But more important than whether or not we get flying is this — don’t dither about it. Make a decision at the beginning of the expansion, announce it, and then be very, very quick to judge the player reaction. Not only did Blizzard take until May to decide, but they communicated it very poorly to the players and then took until June to reverse the decision. And that’s unacceptable. In fact, that’s a conversation that needs to happen. Can WoW sustain such a sluggish pace on making, implementing, and, especially, communicating its decisions?

Absolutely not.

I’m sure Blizzard knows this. The pace of content releases in Mists of Pandaria highlights that yes, they’re aware that they release content too slowly. But specifically in Warlords, Blizzard dropped the ball on managing and communicating with its community, specifically in WoW. They’ve done a bang up job on almost every other franchise they have — Hearthstone, Heroes of the Storm, Diablo 3, or even the not yet released Overwatch have all seen a steady stream of interviews and community outreach. But World of Warcraft, the biggest MMO in the world, seems to be a victim not of any of its rivals but rather its own company and its unwillingness to talk to the players.  There are certainly people at Blizzard who engage with the community on a personal level, but there’s a definite feeling of detachment. In the next expansion Blizzard needs to find its voice again.


Garrisons vs. Class Halls

Finally, it’s time for me to talk about the Garrison and how it succeeded and failed. This is especially important because we’re seeing a redesign of the basic idea in Legion with the Class Hall and it’s very important that this be done right this time. We can’t (or at least we shouldn’t) retread the old design that didn’t work.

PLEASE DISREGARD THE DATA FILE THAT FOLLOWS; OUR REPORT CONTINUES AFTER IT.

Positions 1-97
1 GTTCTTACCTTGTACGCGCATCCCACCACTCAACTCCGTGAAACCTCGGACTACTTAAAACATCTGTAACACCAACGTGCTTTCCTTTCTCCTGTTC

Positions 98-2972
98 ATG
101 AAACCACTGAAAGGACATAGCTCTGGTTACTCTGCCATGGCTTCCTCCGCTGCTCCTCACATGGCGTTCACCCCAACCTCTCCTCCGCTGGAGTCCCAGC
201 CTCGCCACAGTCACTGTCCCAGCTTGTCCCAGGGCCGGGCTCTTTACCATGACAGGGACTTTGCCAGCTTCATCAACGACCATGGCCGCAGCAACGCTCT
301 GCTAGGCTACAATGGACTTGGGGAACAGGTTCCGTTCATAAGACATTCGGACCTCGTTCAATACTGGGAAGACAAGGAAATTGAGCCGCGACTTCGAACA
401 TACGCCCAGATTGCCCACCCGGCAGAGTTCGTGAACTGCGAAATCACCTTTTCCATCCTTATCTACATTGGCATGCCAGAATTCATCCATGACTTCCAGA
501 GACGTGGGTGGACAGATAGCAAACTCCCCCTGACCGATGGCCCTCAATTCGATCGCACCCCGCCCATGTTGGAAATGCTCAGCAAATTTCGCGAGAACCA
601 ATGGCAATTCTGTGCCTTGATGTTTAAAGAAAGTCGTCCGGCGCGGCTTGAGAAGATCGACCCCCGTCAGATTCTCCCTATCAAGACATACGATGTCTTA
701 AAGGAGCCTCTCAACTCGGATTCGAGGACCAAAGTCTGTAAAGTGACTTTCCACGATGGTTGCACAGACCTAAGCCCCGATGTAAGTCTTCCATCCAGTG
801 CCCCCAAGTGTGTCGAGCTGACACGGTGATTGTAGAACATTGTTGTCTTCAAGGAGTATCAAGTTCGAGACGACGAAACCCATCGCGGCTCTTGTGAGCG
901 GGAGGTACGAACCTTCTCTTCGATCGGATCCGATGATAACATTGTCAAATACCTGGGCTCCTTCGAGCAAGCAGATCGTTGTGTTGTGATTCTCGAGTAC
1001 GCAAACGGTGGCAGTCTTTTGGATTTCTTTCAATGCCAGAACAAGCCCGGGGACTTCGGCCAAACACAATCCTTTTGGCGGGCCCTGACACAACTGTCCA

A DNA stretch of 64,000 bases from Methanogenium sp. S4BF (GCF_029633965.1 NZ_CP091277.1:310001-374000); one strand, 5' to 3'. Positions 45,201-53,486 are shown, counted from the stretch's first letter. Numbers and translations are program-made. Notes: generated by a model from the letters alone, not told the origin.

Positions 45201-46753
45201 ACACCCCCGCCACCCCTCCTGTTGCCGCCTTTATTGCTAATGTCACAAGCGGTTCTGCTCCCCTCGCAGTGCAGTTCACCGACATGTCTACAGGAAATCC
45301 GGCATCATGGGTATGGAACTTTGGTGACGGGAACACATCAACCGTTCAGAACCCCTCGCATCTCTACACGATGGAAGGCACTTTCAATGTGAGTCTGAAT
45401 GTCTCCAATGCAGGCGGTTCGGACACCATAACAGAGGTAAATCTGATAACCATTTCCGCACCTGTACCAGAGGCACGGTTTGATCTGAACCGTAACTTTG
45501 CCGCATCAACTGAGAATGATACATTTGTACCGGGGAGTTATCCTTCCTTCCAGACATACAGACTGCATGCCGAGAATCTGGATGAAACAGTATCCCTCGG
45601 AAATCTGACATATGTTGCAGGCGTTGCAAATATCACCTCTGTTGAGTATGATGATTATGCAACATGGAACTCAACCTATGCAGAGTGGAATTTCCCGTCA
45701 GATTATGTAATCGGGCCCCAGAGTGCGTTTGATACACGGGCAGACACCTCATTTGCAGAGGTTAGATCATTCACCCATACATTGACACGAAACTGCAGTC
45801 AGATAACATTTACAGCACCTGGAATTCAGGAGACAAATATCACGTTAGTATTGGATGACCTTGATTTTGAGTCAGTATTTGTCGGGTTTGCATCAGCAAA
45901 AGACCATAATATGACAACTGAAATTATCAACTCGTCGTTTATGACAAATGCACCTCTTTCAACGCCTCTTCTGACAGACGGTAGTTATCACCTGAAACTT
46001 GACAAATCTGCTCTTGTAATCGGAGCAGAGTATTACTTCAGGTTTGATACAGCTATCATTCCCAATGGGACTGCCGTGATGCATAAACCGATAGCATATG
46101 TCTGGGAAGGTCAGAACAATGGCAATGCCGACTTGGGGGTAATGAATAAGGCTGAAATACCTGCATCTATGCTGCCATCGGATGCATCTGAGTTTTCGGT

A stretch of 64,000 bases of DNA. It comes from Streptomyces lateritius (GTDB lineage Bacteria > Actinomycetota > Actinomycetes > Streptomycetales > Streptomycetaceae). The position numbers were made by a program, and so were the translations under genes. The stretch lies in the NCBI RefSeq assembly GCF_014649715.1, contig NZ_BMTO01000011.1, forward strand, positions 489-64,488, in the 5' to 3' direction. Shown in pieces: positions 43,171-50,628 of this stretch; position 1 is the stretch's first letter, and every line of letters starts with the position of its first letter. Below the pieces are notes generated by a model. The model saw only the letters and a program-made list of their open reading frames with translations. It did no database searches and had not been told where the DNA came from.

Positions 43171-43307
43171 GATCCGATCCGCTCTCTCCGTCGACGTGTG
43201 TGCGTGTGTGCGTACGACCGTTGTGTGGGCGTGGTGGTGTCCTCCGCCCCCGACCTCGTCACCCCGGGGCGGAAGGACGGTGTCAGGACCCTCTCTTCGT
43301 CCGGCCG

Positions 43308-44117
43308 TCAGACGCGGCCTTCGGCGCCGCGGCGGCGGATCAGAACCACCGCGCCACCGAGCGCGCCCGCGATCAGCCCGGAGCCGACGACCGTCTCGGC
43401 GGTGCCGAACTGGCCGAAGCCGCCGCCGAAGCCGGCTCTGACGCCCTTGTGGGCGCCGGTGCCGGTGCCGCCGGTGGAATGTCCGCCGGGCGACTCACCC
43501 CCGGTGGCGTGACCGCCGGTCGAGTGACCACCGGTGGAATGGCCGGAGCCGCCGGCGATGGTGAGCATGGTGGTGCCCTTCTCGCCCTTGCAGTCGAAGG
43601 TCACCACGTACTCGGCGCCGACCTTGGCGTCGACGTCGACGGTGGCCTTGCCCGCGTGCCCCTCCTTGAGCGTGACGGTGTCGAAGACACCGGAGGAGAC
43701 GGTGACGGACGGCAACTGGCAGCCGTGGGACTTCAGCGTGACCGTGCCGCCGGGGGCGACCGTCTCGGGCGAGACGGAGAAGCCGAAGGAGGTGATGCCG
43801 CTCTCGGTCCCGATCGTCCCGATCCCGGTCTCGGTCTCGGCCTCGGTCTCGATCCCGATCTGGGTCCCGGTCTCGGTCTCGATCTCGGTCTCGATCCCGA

The Garrison as a home base and questing hub, a place from which you range out to explore Draenor, works very well. It works as a place to return to after a zone’s story is complete, get your new assignment and range forth. It works as a minigame, where you can see it progress as you progress.

It does not work as your endgame content. It does not work as a replacement for professions — indeed, the close incorporation of professions into the Garrison made them feel like chores. Have you swept your mine for ore today? Have you picked your herb garden yet? What about your savage blood, did you go out and trap beasts? I play WoW to play WoW, ultimately. I’m a heavily armed veteran of campaigns across Azeroth and Outland. I’m not here to pick flowers. Okay, sometimes I am. But that should be done out in the world, in between murders. When WoW moves away from gameplay — actually going places to get our resources, having there be stuff to see and do on the way — it gets really tedious really fast. The Garrison does not work as endgame content.

It especially does not work when that content consists of Apexis dailies (which consist of ‘go here, fill a bar, come back’ — despite this basically being exactly the same as getting a daily quest to kill x number of murlocs or collect x number of goretusk spleens, it doesn’t feel the same) or the mission table or shipyard. Why do I argue that going to Tanaan and completing an objective is enjoyable content, but doing missions at my garrison isn’t? Three reasons.